Baby Naming Laws: Grin and “Bjorn” It?

Well, OK, I’ve already broken my rule about spending more than 4 hours on a post. I set out to write about something told to me orally by a usually reliable source, but despite Googling my fingers to the bone I can’t seem to verify it anywhere – at least not online, for free, in a language I can read. However, in my science life I found that we often learn more from a failed experiment than a successful one, and maybe that will happen here too. Readers, please help me if you can!

Established: In some countries – reputedly “free” countries at that – you can’t name your baby just anything you want. You have to choose from an approved list or get an authority, such as a court or a church, to grant an exception. (Some in the U.S., where celebrities have counted on giving their babies weird names as a source of free publicity since the late, celebrated musician Frank Zappa named his first two children “Dweezil” and “Moon Unit,” are appalled by the existence of these laws, possibly because it creates a trade deficit in weird-baby-name jokes).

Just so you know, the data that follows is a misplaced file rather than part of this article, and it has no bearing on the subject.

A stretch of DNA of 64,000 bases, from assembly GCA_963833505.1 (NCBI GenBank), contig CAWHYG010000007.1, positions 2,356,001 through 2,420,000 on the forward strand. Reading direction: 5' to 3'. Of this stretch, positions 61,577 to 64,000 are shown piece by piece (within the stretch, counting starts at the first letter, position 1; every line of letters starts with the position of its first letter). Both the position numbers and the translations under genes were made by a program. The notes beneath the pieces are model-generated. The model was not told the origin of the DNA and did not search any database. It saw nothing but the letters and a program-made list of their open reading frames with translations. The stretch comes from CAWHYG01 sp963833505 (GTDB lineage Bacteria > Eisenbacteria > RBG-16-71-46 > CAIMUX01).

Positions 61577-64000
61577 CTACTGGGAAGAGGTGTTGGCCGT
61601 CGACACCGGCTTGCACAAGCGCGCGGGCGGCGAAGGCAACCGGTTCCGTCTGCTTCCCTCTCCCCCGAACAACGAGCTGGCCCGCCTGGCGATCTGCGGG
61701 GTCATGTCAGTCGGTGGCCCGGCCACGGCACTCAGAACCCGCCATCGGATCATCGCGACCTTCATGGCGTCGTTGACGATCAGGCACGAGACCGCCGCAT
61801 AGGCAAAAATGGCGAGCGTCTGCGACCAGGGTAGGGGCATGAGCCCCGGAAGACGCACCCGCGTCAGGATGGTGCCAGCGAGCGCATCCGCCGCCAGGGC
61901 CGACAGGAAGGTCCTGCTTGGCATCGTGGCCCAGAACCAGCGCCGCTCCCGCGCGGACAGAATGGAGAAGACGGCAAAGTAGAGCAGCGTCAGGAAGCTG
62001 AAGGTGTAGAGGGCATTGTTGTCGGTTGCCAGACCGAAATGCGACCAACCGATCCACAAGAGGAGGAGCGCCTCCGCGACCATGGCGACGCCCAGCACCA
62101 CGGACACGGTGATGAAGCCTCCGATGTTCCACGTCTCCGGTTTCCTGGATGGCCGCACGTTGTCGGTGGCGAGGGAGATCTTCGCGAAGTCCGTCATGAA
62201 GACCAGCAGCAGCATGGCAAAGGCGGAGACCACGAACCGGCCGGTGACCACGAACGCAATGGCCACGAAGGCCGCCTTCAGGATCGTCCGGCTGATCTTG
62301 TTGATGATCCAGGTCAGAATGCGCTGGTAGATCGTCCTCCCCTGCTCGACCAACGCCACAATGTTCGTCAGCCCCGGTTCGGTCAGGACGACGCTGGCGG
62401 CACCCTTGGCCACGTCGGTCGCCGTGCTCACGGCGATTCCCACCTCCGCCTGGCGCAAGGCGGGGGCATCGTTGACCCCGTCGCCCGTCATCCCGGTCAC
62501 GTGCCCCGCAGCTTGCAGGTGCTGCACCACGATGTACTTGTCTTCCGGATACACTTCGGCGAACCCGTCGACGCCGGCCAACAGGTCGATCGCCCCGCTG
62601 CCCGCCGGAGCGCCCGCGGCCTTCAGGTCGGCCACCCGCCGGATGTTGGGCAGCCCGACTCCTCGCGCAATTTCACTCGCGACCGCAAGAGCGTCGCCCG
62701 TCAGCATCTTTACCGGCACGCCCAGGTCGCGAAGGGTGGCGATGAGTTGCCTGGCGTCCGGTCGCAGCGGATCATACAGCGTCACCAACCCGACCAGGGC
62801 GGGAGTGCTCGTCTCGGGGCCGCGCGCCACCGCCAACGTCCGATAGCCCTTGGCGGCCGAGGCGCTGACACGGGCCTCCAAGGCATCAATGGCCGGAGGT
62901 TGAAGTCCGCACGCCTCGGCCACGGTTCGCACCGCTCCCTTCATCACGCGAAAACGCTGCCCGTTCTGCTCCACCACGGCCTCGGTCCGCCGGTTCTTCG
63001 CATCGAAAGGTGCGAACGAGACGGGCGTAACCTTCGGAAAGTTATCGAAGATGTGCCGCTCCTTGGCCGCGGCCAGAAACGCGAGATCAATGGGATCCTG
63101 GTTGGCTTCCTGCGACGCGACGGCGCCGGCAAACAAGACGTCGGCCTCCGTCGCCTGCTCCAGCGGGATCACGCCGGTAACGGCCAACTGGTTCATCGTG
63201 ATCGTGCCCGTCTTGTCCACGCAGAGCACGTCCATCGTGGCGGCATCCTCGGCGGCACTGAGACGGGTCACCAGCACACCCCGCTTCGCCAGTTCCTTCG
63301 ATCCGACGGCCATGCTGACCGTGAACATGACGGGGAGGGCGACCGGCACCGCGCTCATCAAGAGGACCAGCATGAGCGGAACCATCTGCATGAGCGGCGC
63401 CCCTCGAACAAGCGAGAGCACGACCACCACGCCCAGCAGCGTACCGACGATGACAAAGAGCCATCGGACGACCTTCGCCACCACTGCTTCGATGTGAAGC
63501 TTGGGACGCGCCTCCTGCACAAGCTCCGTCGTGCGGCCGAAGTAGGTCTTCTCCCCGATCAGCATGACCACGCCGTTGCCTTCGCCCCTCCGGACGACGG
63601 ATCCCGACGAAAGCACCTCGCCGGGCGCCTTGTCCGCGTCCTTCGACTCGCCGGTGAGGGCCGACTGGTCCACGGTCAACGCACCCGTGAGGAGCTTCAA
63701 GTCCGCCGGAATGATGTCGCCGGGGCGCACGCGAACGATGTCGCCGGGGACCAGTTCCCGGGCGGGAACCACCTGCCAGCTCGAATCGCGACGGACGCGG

In question: Whether Norway has recently dropped some extremely traditional names, such as “Bjorn” (which means “bear”) from the approved list. Can anyone tell me whether this is or isn’t true (and preferably supply a reference)?
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